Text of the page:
Although it is saddled with asbestos lawsuits and has declared bankruptcy, W.R. Grace & Co. said yesterday that its operating performance improved in the first quarter.
The Columbia-based chemical maker earned $12.4 million, or 19 cents a share, during the three months that ended March 31. That figure was down 15 percent from the $14.6 million reported in the year-earlier quarter, but included a pension-cost increase of $3.5 million, a $3.8 million charge for environmental remediation and legal fees and $4.4 million in bankruptcy-related expenses.
Grace, which employs about 1,100 in the Baltimore area, filed for Chapter 11 protection in April 2001 after it was overcome by asbestos-related lawsuits. Before 1973, Grace added asbestos to some of its fire protection products. Grace also operated a vermiculite mine in Montana for nearly three decades. Vermiculite, which is used in insulation, fertilizer and potting soil, contains a naturally occurring form of asbestos.
The company's pretax income from core operations rose 17 percent in the first quarter to $34 million, and sales were up 4 percent to $413.5 million. Excluding the effects of currency translations, sales were up nearly 8 percent.
"Our businesses delivered strong results in the first quarter with both Davison and Performance Chemicals contributing double-digit improvements in operating earnings," said Paul J. Norris, chairman, president and chief executive.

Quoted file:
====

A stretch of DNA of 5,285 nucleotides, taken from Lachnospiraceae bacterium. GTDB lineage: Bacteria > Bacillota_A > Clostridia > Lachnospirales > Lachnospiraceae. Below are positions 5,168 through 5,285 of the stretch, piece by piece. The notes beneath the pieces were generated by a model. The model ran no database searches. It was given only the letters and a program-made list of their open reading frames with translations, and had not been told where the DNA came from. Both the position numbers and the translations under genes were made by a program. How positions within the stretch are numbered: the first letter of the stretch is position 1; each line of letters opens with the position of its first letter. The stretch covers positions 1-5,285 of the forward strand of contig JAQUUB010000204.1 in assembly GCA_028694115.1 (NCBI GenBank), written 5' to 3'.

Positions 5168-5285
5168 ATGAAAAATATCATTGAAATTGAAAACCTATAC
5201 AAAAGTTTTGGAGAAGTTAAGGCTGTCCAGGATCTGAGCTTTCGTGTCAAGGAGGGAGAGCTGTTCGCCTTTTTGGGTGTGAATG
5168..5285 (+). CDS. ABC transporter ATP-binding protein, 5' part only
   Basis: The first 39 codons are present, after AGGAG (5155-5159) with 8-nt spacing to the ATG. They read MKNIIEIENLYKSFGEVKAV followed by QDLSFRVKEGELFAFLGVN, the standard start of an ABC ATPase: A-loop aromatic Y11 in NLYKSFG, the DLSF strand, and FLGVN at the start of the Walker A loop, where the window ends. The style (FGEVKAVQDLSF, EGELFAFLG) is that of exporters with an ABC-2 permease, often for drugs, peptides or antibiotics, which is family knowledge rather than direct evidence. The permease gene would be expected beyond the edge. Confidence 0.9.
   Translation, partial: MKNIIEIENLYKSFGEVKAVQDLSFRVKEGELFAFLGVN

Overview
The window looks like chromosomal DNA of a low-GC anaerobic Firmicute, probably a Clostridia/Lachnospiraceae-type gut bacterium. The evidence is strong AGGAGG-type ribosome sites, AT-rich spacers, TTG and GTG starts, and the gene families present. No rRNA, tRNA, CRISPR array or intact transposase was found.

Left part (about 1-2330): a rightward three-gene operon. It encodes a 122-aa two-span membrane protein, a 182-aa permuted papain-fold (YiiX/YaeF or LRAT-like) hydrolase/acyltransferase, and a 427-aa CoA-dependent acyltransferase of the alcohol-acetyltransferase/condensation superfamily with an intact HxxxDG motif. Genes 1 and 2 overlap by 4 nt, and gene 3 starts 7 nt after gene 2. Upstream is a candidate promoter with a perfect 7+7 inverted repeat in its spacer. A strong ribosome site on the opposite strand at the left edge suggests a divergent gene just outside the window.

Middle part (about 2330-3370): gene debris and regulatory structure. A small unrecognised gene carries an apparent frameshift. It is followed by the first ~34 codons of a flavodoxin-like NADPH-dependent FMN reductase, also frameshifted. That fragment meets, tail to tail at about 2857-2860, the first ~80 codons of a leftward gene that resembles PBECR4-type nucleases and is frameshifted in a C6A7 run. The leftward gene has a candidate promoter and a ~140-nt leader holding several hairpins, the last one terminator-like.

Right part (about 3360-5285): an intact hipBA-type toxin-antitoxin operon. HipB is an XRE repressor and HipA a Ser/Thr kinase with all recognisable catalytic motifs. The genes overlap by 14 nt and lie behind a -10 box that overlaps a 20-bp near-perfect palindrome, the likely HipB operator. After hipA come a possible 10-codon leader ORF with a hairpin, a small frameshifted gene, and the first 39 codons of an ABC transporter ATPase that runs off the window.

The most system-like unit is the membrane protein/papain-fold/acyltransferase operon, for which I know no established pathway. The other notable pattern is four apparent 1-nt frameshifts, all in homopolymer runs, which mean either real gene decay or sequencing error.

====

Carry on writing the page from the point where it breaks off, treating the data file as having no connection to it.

"Although the economic outlook remains uncertain, our productivity and growth initiatives are continuing to deliver performance in a difficult operating environment."
The Davison Chemicals division, also based in Columbia, saw its sales rise nearly 9 percent to $215.4 million.
Its operating income grew nearly 11 percent to $26.9 million and its operating margin of 12.5 percent was an improvement of 0.3 percentage points.
The Davison division produces silicas and catalysts used to accelerate the chemical reactions in oil refining.
Grace's Performance Chemicals of Cambridge, Mass., which makes construction chemicals and building materials, had a slight sales rise -- 0.4 percent -- to $198.1 million, and its operating income rose 10 percent to $19.6 million. The division's operating margin was 9.9 percent, about 0.9 percentage points higher than in the year-earlier quarter.
Robert M. Tarola, senior vice president and chief financial officer, said Grace's operations improved in part because of small acquisitions the company has made in the past year, and because energy costs are down.
"Energy costs were at their peak this time last year," he said.
The company also said yesterday that the bankruptcy court has set March 31, 2003, as the last day that claims of general unsecured creditors, asbestos property damage claims and medical monitoring claims related to asbestos can be filed.
A trial date of Sept. 30 has been set for a lawsuit that charges Grace fraudulently spun off its Cryovac and Sealed Air subsidiaries.
"This all helps us move forward to resolution of the process," Tarola said. "So it's all relatively good news."
Shares of Grace were up 3 cents yesterday to close at $3.58.